The trick is to figure out beforehand what will go oops next. The pattern is this: an increasing number of people become convinced of “X” idea and begin to take it for granted. Then some series of events undermines a belief in “X” and the stampede begins. The massive increase in sovereign debt looks like a prime candidate for default and debacle but the central banks of developed countries have many legal and financial tools at their disposal to stem any panics.

For a dominant economic power like the U.S., the “X” has traditionally been based on private debt whose value can not be easily controlled by government dictate. In the late 90s, it was technology. Most of us associate that period with wildly inflated stock prices and IPOs that jumped in price on opening day. What may have escaped our attention is that corporate debt increased by almost 60% from the beginning of 1995 to the end of 2000. When the towers came down on 9-11, corporate debt had grown 75%. From early 2002 through 2005, there was no growth in corporate debt.

As corporate debt grew in the late 90s, government debt decreased. As corporate debt growth stopped in the early ’00s, household debt and government debt surged upwards. So let’s keep our eyes on this dance of corporate, household and government debt.

DanceOfDebt2016

Since the financial and housing crisis that began in 2008, federal govt debt has doubled, while household debt declined. It has taken eight years for household debt to finally surpass its 2008 high water mark, and is now approaching $15 trillion.

Since 2006, corporate debt has almost doubled. It is my guess that this is where the next crisis lies.

CorpDebt2016

After the next crisis, we will look back and see that there was such an obvious over-confidence in that “X.”  Analysts will help us understand the details and unfolding of the crisis till we think that we can avoid it next time.  Like whack-a-mole, the next crisis will pop up from another hidey hole.  The trick is to have several smaller hammers instead of one big hammer.

Productivity And Labor Unions

February 5, 2017

About 10% of all workers, public and private, belong to a union. Today the percentage of private sector employees who are unionized is the same as in 1932, eighty years ago. (Wikipedia) The rise and fall of unon membership looks like the familiar bell curve, with the peak in the 1970s. The causes of the decline are debated but some attribute the erosion of union power as an important factor in wage stagnation.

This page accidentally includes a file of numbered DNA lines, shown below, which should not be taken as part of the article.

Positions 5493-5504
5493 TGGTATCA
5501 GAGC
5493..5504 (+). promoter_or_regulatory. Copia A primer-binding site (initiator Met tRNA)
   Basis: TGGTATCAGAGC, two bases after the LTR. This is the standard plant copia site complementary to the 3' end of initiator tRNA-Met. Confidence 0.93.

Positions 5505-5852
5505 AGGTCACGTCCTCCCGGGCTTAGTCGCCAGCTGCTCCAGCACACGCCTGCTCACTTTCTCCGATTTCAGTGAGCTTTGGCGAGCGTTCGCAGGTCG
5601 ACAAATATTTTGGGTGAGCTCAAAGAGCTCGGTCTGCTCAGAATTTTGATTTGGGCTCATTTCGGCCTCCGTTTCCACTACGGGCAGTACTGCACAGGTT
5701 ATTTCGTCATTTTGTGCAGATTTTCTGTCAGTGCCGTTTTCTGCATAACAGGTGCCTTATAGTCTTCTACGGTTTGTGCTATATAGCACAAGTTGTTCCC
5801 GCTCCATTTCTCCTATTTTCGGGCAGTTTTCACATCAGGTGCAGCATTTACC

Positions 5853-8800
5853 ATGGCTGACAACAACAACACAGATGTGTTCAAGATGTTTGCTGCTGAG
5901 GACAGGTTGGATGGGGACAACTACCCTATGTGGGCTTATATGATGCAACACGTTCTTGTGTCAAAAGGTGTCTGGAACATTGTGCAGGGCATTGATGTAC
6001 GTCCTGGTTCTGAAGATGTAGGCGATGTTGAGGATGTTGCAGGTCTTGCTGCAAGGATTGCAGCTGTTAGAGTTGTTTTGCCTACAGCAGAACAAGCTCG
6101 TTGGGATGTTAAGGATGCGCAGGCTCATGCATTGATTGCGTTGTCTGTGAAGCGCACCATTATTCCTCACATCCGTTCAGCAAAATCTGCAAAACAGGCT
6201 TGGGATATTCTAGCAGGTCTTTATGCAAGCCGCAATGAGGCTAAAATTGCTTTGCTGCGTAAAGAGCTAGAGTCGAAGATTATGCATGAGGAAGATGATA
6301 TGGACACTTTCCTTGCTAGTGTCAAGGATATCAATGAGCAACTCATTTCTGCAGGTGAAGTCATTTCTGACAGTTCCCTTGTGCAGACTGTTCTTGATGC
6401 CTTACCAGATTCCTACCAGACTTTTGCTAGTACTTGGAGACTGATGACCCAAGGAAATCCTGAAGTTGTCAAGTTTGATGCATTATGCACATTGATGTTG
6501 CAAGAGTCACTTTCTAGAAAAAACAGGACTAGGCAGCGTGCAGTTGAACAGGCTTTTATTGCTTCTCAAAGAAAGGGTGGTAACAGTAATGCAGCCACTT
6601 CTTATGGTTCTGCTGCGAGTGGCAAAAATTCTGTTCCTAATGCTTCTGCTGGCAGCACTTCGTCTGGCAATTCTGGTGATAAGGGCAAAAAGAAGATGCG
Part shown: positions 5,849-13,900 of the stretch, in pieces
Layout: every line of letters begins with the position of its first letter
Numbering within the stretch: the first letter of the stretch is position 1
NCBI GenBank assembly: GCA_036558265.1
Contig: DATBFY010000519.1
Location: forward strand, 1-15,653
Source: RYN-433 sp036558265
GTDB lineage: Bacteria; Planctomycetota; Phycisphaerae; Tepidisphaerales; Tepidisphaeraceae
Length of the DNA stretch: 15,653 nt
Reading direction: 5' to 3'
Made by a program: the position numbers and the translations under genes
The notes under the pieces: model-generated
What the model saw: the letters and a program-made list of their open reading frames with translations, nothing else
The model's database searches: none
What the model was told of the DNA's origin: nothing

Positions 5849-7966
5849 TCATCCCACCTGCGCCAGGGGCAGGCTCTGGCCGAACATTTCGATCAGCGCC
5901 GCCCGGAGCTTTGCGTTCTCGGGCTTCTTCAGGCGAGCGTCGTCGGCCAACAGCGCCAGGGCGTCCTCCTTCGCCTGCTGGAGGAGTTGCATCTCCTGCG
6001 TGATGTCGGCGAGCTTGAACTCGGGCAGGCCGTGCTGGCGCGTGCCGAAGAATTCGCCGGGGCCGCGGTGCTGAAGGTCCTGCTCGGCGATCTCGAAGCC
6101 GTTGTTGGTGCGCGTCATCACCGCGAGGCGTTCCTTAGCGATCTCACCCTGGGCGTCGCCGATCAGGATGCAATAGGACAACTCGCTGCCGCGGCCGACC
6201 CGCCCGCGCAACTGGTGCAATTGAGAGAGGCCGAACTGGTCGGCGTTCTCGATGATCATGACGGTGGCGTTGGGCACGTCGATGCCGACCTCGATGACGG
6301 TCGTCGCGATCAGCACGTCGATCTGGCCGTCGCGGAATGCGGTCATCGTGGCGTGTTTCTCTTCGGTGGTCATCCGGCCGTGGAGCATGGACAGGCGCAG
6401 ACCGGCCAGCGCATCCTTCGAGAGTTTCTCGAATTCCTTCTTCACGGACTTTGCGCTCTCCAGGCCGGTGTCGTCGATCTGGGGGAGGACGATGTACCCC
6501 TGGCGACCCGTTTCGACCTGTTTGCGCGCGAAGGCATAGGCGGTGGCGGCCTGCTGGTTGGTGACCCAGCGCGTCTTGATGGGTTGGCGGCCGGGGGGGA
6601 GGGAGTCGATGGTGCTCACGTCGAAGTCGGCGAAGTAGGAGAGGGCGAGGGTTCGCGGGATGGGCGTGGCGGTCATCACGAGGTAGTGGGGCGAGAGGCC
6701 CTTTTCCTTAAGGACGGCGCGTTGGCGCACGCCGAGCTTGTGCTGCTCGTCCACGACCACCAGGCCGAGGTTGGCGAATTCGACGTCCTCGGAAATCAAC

The major factor is not declining union membership but declining productivity, and that persistent decline has economists and policymakers baffled.  Higher productivity should equal higher wage growth and, in the 30 year post-war period 1948-1977, multi-factor productivity (MFP) annual growth averaged 1.7%. MFP includes both labor and capital inputs. In the 40 year period from 1976-2015, MFP growth averaged about half that rate – .9%.

prodmfp1948-2015

In the debate over the causes of the decline, some contend that all the easy gains were made by 1980.  Productivity is now returning to a centuries long growth trend that is less than 1%. In an October 2016 Bloomberg article, Justin Fox picked apart BLS data to show that growth has been flat in some key manufacturing areas for the past three decades. The ten-fold surge in productivity growth in the tech sector is largely responsible for any growth during the past 30 years. OECD data indicates that other developed countries are experiencing a similar lack of growth (OECD Table) When no one can conclusively demonstrate what the causes are for the decline, policymakers face tough challenges and even tougher debate over the solutions.

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LoanGate

LoanGate may the next scandal. A few months ago, the Dept of Education (DoE) revealed that they had seriously undercounted student loan delinqencies because of a programming error. When the Wall St. Journal analyzed the revised data, they found that the majority of students at 25% of all colleges and trade schools in the U.S. had defaulted on their student loan or failed to make any repayment.  (WSJ article)

The Obama administration forced the closure of many private institutions whose students had low repayment rates. In 2015, Corinthian Colleges shuttered the last of its schools and filed for bankruptcy. The revised data show that many more institutions, both public and private, should be shut down.

This latest programming error at the DoE follows other embarrassing episodes during the two Obama terms. In October 2013, the rollout of Obamacare was riddled with programming errors that blocked many applicants from enrolling in a plan with healthcare.gov.